Sanofi’s vaccines global business unit Sanofi Pasteur has collaborated with Translate Bio for the development of a novel messenger RNA (mRNA) vaccine for COVID-19, the disease resulted due to the novel coronavirus SARS-CoV-2.
The latest deal is said to leverage an existing agreement between the two companies established in 2018 for the development of mRNA vaccines for infectious diseases.
Translate Bio CEO Ronald Renaud said: “The Translate Bio and Sanofi Pasteur teams have generated encouraging preclinical data across multiple infectious disease targets, as part of our ongoing mRNA vaccine collaboration. This work will serve as a strong foundation as we direct joint research efforts against COVID-19 to help address this public health threat.”
Translate Bio, which has started the production of multiple mRNA constructs, will apply its mRNA platform to discover, design, and manufacture multiple SARS-CoV-2 vaccine candidates.
Sanofi will offer deep vaccine expertise, as well as support from its external research networks to progress vaccine candidates for potential further development.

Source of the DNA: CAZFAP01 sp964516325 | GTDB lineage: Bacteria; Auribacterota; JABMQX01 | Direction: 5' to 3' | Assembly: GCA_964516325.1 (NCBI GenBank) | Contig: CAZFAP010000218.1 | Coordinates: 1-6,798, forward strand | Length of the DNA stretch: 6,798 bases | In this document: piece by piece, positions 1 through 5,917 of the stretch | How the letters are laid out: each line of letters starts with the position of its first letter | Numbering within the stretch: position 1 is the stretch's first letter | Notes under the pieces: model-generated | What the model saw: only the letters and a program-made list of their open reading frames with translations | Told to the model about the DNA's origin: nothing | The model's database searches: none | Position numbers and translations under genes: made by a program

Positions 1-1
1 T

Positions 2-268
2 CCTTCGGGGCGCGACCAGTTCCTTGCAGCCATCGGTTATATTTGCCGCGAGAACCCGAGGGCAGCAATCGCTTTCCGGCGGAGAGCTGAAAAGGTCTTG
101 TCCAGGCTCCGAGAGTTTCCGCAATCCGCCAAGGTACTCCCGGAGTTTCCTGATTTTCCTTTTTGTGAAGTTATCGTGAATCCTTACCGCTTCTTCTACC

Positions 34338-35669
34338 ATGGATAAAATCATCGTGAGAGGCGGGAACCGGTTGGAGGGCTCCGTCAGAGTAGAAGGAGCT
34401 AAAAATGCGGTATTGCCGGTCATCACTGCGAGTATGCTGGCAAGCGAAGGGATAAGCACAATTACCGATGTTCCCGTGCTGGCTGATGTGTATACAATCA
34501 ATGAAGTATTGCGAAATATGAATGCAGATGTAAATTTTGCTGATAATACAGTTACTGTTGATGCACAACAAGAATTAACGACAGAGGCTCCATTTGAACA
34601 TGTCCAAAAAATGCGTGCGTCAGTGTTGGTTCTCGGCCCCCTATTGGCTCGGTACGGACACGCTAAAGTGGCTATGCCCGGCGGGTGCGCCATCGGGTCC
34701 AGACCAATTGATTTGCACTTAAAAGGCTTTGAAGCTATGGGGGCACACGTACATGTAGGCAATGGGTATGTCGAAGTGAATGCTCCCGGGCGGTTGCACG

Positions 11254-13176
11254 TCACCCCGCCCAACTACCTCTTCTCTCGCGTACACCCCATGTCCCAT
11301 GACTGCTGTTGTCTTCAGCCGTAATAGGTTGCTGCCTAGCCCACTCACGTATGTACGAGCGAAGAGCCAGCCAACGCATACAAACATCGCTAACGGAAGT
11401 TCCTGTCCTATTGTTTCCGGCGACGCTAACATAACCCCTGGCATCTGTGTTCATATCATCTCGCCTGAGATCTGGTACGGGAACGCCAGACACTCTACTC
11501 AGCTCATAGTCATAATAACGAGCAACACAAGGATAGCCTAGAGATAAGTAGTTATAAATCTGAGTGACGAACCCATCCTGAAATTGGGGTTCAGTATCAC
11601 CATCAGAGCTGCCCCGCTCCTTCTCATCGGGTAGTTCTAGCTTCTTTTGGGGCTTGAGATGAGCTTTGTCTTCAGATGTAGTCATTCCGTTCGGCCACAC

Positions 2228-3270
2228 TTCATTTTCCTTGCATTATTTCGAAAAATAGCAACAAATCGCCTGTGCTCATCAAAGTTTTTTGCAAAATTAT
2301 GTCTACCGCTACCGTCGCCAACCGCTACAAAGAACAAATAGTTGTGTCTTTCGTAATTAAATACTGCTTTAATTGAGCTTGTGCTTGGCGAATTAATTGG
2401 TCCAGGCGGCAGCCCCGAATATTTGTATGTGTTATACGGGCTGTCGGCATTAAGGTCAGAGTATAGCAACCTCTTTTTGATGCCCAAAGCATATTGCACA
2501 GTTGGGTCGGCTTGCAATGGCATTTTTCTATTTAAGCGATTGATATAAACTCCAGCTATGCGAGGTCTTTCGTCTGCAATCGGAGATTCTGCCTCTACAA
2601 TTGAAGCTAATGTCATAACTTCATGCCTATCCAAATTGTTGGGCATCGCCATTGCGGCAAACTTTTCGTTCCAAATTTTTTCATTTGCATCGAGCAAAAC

Translate Bio has created 100g single-batch production by using its clinical-stage mRNA therapeutics platform.
The company, along with a contract manufacturing partner, has involved in the creation of manufacturing space to produce at least two 250g batches per month.
Based on the final human dose, Translate Bio’s mRNA platform is expected to better meet the future demands for a pandemic response.
In February, Sanofi has also entered into a collaboration with the Biomedical Advanced Research and Development Authority (BARDA) for the advancement of a novel COVID-19 vaccine candidate.
The deal with BARDA enables Sanofi to commence the development of a recombinant and protein-based vaccine candidate against COVID-19.
Sanofi vaccines global head David Loew said: “We are committed to leveraging different ways to address the COVID-19 public health crisis by testing treatments, as well as two vaccines using different platforms. We believe the more approaches we explore, the better our likelihood of success in achieving this goal.”
In December 2019, Sanofi agreed to acquire US-based clinical-stage biotechnology company Synthorx for about $2.5bn.